DragonCon 2016 panel: Promote your book
While at DragonCon 2016, I attended the Writer’s Track panel “How to Promote Your Book.” Figured I could use the knowledge drop for my action/ urban fantasy series. Here’s the lowdown on what I learned.
“How to Promote our Book” Panelists:
- Sheila English – Circle of Seven Productions. She trademarked the term “book trailer;” that’s what the company does, among other things; she’s also an author
- Ben Coles (Bennet R. Coles) – Titan Books and Promontory Press; creator of military sci-fi
- Kathy Lyons, who also writes as Jade Lee – romance novelist
- Peter David – yes, THE Peter David, author of several Star Trek novels as well as Marvel graphic novels and independent books
- Faith Hunter – urban fantasy author with the Jane Yellowrock series and others
- Gale Z Martin – author of The Chronicles of The Necromancer fantasy adventure series
- Lee Martindale – a self-published author at HarpHaven Publishing
The panel covered various outlets for letting the world know about you as an author and your works. The emphasis was on self-published authors (like myself). They made comparisons to the more traditional publishing world, with the caveat that nowadays, even the big publishers required their authors to do self-promotion.
Luckily, the same rules apply.
To tour or not to tour?
Mr. David mentioned the traditional book tour but warned they’re expensive. Ms. Hunter pointed out the costs: hotels, transportation, book stock, advertising. And that doesn’t include the time taken calling stores to host you!
Unless you’re a big name, expect to see about fifteen to twenty people per stop.
Instead, David and the other panelists suggested spending the money on online ads, review/ blog tours or book trailers. You’ll reach far more people online, especially if you take the time to seek out your audience and put your book in front of them.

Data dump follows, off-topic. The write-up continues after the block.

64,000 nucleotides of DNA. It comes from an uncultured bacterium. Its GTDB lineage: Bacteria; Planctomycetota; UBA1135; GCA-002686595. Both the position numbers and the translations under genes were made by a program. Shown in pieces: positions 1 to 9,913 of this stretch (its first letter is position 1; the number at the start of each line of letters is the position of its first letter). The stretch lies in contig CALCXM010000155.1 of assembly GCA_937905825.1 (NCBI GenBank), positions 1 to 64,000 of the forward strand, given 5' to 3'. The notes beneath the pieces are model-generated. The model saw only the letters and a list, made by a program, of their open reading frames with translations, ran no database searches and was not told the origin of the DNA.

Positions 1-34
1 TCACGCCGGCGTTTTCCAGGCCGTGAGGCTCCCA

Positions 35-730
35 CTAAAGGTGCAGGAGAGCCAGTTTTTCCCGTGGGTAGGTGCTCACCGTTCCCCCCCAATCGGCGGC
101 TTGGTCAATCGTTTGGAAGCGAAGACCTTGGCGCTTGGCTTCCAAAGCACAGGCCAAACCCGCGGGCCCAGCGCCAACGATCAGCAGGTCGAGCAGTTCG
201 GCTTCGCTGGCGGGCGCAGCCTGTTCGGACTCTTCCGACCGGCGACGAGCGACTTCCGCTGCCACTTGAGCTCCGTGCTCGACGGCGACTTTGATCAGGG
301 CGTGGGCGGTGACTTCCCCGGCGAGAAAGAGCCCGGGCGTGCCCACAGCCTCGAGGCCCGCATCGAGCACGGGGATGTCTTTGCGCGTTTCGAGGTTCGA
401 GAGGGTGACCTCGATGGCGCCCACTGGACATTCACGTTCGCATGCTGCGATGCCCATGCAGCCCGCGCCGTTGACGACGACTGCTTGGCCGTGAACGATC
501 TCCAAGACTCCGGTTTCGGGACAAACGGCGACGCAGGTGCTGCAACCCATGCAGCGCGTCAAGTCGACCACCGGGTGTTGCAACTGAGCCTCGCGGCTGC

“Of course, there’s nothing like meeting your fans in person,” David commented.
How does a blog tour promote your book?
A blog tour is when your book is featured on several blogs over the course of a few days, weeks or even a month. The tour stop includes your cover, a synopsis, where to buy the book and sometimes (but not always) a review.
A blog tour can also feature an interview with the author or a guest post from the author on a topic to which the blog owner agrees.
A review tour is similar to a blog tour in that it too showcases the book on several blogs. The difference: a review tour is specifically for guaranteed reviews of the book.
The authors on the panel recommended a review tour, especially for new writers. This type of tour gets you those coveted reviews to post on Amazon and Goodreads that build credibility for your book.
Network, network, network
One of the best ways to get yourself out there is networking. Go to conventions, be they fantasy/ comic book-intensive or specifically for writers. Explore local affiliations in the same vein too.
When at these events, say hello to people. Find out who they are, what they’re writing, what they’re reading. Exchange business cards, Facebook pages or Twitter handles.
If you’re not an extrovert, the panelists suggested taking a wingman who is. They can meet people, then mention you and your role as an author, allowing you a moment to network.
What you don’t want to do is be the “Hi! I’m an author! Buy my book!” guy. Ms. Martin said it best: “Networking is a courtship, not blunt force trauma.”
When the con is over, keep in touch with your new potential friends. They’re the ones who will be your champions; be sure to champion for them too.
More to come…
Wow! This one turned out a bit longer than expected!
I don’t want to short you on the knowledge, so I’m gonna post a second DragonCon Panel recap next Wednesday that covers book trailers and building a persona for social media.